Whether the answer to these three words is yes or no is hugely important. If we say yes, our answer is orthodox (widely held by the church universal to be true). If we say no, then the flow of church history judges us as heretical (that is, opposed to Christian teaching).
Recently Ligonier Ministries, a Reformed Christian organization, partnered with LifeWay Research to conduct a survey of what Americans believe, theologically.
The survey asked 3000 people a series of questions that included this one about whether Jesus is God. Of the 3000 people, 581, or 32%, were identified as evangelicals by a standard definition.
Here’s how the question referenced above was presented in the survey: “Either Jesus is God or Jesus is the first and greatest being created by God. Which is it?”
Seventy–eight percent of the evangelicals chose the latter of the two answers.
Christianity Today then asked 10 evangelical scholars to comment on the responses of these 581. All four were surprised, because 78% of evangelicals had supported what has been widely held for two thousand years of church history as an heretical view.
The struggle between the options can be traced as far back as the third and fourth centuries A.D., having been settled with the answer “Jesus is God” from that time to the present, 1700 years later.
In 325 A.D. the Emperor Constantine called church leaders to gather at Nicaea in what is today the country of Turkey. He was concerned that division on this question between different groups of Christians would be harmful to the Empire. It was an enormous gathering. Some say there were as many as 600 bishops in attendance.
For many years after the Council of Nicaea, with the divinity of Jesus upheld, the heresy that he was a created being continued to surface here and there. It is called Arianism after Arius, a scholar from Alexandria, Egypt. His was a strong voice in the debate. He argued that Jesus was like God but not really God; Jesus was exceedingly great but nevertheless a created being. His major opponent in the struggle was Athanasius, also from Alexandria. He argued that Jesus was in every respect God.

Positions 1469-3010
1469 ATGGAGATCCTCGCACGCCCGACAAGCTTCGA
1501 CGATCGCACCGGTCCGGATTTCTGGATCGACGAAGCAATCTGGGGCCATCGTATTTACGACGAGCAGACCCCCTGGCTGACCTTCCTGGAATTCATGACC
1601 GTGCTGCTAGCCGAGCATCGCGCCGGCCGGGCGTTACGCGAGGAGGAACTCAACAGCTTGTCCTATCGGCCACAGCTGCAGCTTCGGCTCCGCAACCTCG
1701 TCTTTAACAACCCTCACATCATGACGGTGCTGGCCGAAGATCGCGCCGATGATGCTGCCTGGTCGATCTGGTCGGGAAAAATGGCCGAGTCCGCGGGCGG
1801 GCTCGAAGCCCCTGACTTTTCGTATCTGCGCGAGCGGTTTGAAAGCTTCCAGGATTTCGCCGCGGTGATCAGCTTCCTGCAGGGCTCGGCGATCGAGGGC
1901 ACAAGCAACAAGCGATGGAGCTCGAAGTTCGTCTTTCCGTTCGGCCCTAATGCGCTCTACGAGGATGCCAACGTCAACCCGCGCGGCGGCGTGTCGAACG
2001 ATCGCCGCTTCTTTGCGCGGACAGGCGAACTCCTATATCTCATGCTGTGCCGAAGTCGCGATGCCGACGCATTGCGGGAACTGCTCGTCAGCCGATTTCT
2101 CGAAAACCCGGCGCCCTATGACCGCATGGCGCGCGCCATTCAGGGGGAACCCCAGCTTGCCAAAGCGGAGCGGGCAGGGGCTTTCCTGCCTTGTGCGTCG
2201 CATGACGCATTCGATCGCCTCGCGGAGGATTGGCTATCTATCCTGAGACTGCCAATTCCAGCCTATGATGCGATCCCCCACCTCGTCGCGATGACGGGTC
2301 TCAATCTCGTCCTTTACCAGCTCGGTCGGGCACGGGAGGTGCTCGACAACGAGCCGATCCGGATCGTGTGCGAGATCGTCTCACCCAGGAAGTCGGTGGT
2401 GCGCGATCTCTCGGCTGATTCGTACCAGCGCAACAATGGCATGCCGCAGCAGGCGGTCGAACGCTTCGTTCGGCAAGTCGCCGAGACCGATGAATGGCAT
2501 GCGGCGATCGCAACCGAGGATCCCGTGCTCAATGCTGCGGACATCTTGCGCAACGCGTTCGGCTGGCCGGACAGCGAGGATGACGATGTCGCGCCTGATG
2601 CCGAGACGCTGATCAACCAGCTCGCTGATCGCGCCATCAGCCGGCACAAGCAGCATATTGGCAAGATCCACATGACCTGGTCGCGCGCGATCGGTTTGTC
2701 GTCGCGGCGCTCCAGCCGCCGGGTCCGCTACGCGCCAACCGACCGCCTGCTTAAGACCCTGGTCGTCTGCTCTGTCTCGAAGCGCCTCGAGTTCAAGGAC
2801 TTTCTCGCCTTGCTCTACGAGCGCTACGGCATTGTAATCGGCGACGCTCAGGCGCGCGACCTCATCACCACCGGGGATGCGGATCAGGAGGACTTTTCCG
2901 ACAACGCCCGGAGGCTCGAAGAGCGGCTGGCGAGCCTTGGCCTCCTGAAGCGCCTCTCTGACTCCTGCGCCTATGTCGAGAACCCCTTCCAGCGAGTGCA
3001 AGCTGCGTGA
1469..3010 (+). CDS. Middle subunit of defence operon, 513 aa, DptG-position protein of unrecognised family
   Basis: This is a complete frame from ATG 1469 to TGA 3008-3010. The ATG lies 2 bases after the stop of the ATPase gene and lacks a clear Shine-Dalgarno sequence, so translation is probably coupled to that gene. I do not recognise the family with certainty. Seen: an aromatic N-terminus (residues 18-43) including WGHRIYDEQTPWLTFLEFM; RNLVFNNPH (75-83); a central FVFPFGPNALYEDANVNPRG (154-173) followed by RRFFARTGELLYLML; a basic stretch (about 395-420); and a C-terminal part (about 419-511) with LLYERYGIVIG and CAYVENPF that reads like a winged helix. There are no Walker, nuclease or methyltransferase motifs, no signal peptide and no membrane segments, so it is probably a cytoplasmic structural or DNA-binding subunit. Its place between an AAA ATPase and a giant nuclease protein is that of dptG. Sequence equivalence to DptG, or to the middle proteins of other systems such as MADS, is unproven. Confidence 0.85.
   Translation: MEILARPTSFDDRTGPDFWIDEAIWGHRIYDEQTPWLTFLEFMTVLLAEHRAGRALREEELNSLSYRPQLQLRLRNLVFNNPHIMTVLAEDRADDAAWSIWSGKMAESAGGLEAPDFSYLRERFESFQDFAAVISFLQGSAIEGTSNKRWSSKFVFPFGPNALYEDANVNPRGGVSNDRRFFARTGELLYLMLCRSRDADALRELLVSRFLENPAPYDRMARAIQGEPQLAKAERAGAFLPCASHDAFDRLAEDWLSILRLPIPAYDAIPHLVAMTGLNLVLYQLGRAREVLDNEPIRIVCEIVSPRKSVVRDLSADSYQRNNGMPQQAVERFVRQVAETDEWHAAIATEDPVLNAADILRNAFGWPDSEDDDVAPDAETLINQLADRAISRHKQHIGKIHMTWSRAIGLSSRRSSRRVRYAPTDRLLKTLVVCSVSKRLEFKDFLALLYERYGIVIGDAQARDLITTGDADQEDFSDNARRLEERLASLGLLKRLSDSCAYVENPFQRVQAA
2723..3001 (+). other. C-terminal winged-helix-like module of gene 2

Arius lost at Nicaea but the heresy of Arianism went on broadly debated and the question was not fully resolved until a further church council was called to meet in Constantinople in 381 A.D.
At that council the issue was again resolved and the answer recognized as proceeding from Holy Scripture and the witness of the Apostles and other early church leaders. The affirmation that Jesus is God is also codified in statements of faith such as the Apostles’ Creed and Nicene Creed. All statements attempt to say what orthodox believers must hold to be true about Jesus, Son of God, our Lord and only Savior.
It is surprising that the question was not more quickly dealt with back then by referring to such passages as the introductory paragraph to John’s Gospel account. John says of Jesus, the Word:
In the beginning was the Word, and the Word was with God, and the Word was God. He was with God in the beginning. Through him all things were made; without him nothing was made that has been made. In him was life and that life was the light of all mankind. That light shines in the darkness, and the darkness has not overcome it. (John 1:1-5)
In John’s introduction he tells us that Jesus is the Eternal Word of God, that he existed before creation, that he is one with God and at the same time in his person distinct from God as a member of the Trinity. John also tells us that Jesus is the very agent of creation, and that he is the light that shines in the darkness of our fallen world for all humankind to see.
Yes! Jesus is God! And Jesus is Lord!
Photo credit: (Alberto G. via flickr.com)